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Mayor's Monarch Pledge

Contact Information

Parks & Recreation Department1000 Krenek Tap Road979.764.3486

JOIN THE MONARCH PLEDGE

In 2016, then-College Station Mayor Nancy Berry proclaimed Jan. 28 as Mayors’ Monarch Pledge Day to raise awareness of the decline of the monarch butterfly and the need for habitat. Mayor Karl Mooney has continued that commitment.

The National Wildlife Federation and the U.S. Fish and Wildlife Services created the  Mayors’ Monarch Pledge, calling on government leaders to commit to specific actions to help save the threatened butterfly. 

The Parks & Recreation Department responded by collaborating with community partners to plant milkweed and other nectar-producing plants in community and neighborhood parks. College Station now has seven gardens that contain the butterfly’s host plant — Lick Creek Park, Bee Creek Park, Gabbard Park, Veterans Park & Athletic Complex, Richard Carter Park, Stephen C. Beachy Central Park, and the Aggie Field of Honor & Memorial Cemetery. 

Mowing schedules have also been altered to allow milkweed to grow, and milkweed and other plants that benefit pollinators are placed in community and school gardens to educate and engage our citizens.

MONARCH MIGRATION
Monarchs travel south each fall to reach warmer climates with abundant food. Most come from Canada and the northern United States and find their way to fir forests high in Central Mexico's mountains. Over the winter, they roost together in large numbers among the tree branches. 

In the spring, they return to Texas and the southern United States, where they lay eggs on milkweed and die. The young hatch and mature into adult monarchs, then continue northward. 

By September and October, the great-grandchildren — and sometimes great-great-grandchildren — of the monarch that migrated the previous fall arrive back in Canada and the northern United States.

WHY ARE MONARCH AT RISK?

Monarch populations across North America have dropped by about 90% over the past 20 years because of lost habitat caused by urban development, agricultural practices, mowing and herbicide applications, insecticides, and severe weather events. Mexico’s Commission for National Protected Areas recently reportedthat the number of monarchs that showed up at their winter resting grounds decreased by about 26% this year.

The butterfly requires two kinds of plants — nectar (food for adult monarchs) and larval (food for caterpillars). Since monarch caterpillars eat only milkweed, females must deposit their eggs on milkweed leaves, or the larvae will starve.

DID YOU KNOW?

  • The monarch is Texas’ state insect.

  • In the fall, monarchs need abundant nectar for their journey to Mexico. In the spring, monarchs need milkweeds (to lay their eggs on) and nectar plants (for energy).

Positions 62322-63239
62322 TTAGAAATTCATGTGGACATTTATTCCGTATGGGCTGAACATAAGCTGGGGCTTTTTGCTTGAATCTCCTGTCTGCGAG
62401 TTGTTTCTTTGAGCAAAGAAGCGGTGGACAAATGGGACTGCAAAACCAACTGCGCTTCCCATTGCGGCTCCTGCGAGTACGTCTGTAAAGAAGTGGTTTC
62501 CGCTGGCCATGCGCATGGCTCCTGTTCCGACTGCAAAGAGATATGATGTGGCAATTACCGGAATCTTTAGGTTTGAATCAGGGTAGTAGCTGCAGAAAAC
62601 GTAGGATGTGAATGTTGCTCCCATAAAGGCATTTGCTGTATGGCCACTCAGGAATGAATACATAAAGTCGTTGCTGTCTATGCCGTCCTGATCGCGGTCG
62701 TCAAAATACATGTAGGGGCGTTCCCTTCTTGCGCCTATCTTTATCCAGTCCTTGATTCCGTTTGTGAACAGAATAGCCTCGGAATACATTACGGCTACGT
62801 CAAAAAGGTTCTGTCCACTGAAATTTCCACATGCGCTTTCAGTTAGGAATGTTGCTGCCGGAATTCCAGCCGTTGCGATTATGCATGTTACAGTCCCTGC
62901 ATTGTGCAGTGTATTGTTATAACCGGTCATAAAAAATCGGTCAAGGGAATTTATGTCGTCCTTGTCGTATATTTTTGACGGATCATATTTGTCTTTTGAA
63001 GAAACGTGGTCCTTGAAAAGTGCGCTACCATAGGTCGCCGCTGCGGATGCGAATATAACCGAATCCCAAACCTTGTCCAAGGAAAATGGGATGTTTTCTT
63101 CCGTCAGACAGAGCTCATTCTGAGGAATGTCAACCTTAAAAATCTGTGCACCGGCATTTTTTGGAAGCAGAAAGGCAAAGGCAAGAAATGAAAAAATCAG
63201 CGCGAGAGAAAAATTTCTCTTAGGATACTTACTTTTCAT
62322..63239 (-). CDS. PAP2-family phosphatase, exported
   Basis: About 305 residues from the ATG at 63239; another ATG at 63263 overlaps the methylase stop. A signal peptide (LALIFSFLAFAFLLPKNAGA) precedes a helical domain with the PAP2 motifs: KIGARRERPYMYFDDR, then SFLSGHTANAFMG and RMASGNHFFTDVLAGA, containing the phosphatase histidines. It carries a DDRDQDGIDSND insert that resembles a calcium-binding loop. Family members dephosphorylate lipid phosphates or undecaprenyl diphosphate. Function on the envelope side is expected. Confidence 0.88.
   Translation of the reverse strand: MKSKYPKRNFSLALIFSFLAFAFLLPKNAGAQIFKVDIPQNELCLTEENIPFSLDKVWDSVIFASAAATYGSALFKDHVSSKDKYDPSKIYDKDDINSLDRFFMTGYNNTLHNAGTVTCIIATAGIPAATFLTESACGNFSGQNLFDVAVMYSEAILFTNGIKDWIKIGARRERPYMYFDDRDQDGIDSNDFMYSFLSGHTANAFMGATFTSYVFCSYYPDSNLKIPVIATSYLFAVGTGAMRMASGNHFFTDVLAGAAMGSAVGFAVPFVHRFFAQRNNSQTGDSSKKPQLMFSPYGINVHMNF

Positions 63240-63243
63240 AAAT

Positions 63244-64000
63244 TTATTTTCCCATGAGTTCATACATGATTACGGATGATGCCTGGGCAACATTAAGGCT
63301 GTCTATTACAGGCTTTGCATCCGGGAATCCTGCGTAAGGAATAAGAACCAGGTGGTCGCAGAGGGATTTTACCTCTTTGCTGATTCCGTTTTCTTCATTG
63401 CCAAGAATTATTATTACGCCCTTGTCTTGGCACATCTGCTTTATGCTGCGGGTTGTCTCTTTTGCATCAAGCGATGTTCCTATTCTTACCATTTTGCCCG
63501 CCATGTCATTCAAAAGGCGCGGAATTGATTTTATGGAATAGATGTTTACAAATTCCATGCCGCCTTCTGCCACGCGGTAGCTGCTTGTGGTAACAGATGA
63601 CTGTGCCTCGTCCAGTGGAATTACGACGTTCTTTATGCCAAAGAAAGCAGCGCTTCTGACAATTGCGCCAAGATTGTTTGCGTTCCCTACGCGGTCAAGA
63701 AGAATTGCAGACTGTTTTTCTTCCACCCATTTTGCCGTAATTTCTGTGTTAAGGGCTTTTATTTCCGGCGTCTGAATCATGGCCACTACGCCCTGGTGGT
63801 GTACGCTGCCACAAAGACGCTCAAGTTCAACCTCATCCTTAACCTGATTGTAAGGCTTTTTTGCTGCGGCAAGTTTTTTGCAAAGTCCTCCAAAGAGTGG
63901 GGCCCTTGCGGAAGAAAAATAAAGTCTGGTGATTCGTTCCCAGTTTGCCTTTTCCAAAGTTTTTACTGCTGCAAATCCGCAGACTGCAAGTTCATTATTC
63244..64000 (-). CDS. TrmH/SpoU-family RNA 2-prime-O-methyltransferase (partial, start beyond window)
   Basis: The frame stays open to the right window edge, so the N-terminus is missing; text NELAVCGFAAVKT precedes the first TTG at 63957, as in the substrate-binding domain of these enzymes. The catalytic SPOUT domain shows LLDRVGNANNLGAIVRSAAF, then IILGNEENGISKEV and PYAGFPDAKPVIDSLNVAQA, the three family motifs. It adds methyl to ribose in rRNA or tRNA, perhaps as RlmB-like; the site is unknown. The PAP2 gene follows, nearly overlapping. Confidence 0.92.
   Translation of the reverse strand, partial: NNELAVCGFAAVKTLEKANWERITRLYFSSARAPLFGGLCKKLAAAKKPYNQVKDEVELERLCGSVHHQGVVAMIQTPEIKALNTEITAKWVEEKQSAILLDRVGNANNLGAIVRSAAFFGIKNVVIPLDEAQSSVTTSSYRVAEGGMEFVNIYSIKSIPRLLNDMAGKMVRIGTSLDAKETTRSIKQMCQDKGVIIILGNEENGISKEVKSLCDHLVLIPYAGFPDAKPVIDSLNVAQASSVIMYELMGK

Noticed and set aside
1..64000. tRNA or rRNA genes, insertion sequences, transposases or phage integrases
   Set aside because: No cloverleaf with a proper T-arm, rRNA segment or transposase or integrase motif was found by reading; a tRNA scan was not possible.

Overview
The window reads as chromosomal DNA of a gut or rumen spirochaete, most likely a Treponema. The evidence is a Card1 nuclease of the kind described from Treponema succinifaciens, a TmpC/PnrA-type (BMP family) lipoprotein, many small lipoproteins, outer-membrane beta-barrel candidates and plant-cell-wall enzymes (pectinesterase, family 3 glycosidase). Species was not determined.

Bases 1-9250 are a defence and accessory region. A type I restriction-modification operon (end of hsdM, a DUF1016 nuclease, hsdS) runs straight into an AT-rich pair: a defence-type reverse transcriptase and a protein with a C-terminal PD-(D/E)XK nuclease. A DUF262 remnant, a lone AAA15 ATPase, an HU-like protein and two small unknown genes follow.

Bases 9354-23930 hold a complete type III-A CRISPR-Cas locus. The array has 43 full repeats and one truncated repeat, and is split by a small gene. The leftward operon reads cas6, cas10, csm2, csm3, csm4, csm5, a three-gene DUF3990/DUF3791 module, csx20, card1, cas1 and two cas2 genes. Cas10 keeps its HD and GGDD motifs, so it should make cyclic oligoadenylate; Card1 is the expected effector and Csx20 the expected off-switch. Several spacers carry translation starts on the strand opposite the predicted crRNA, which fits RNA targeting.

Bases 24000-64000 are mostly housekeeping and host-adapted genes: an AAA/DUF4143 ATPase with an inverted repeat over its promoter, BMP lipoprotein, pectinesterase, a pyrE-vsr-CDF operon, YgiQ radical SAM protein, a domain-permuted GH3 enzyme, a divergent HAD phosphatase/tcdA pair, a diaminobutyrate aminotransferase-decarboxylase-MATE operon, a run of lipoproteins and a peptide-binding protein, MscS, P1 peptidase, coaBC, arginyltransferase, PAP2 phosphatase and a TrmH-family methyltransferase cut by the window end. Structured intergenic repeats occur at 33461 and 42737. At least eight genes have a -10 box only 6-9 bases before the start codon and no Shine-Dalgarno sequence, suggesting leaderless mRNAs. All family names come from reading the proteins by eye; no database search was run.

• Most milkweed contain a poison that caterpillars absorb into their bodies. The poison makes them taste bad to birds and other predators.

  • Adult monarchs that hatch in the fall can live up to eight months. Adults that hatch in the spring and summer live only four to six weeks.

  • Monarchs can travel between 50-100 miles a day, and it can take up to two months to complete their migration.

  • A butterfly drinks through its straw-like mouth (proboscis) but tastes with its feet.

WHAT CAN YOU DO TO HELP?
As part of the Mayor’s Monarch Pledge, the Parks and Recreation Department has free monarch butterfly seed packets available on weekdays from 8 a.m.-5 p.m. at the Parks & Recreation Office (1000 Krenek Tap Road) and the Lick Creek Nature Center (13600 Rock Prairie Road). Each household can receive two packets that will cover more than 20 square feet. 

If you have a bit of a spare garden space to plant native milkweed and other nectar-producing plants, we encourage you to become part of this worthwhile community effort. You’ll be helping  one of nature’s great wonders survive while enjoying a front-row seat to the spectacular metamorphosis and migration.

Here are some tips for your garden:
  • The ideal time for planting milkweed is early June and July.

  • Pick a spot with lots of sunshine.

  • Light soils are better than those with heavy clay.

  • Gardens need a combination of milkweed and nectar plants such as black-eyed Susans, purple coneflowers, and Joe-Pye weed.

  • Make sure your garden is pesticide-free.

  • Provide a water source — place shallow dishes of water in sunny areas or create a muddy spot.

  • Look for the monarch caterpillar in July, August, September, and October.

COMMUNITY PARTNERS
• A&M Garden Club
Brazos Valley Texas Master Naturalist
Keep Brazos Beautiful
• Monarch Gateway

DEMONSTRATION GARDENS
We invite you to visit our community demonstration gardens that were created by local community organizations:

BEE CREEK PARK 
1900 ANDERSON ST.
Butterflies in the Brazos

RICHARD CARTER PARK 
1800 BRAZOSWOOD DRIVE
A&M Garden Club

GABBARD PARK 
1201 DEXTER DRIVE
Brazos Texas Master Naturalist


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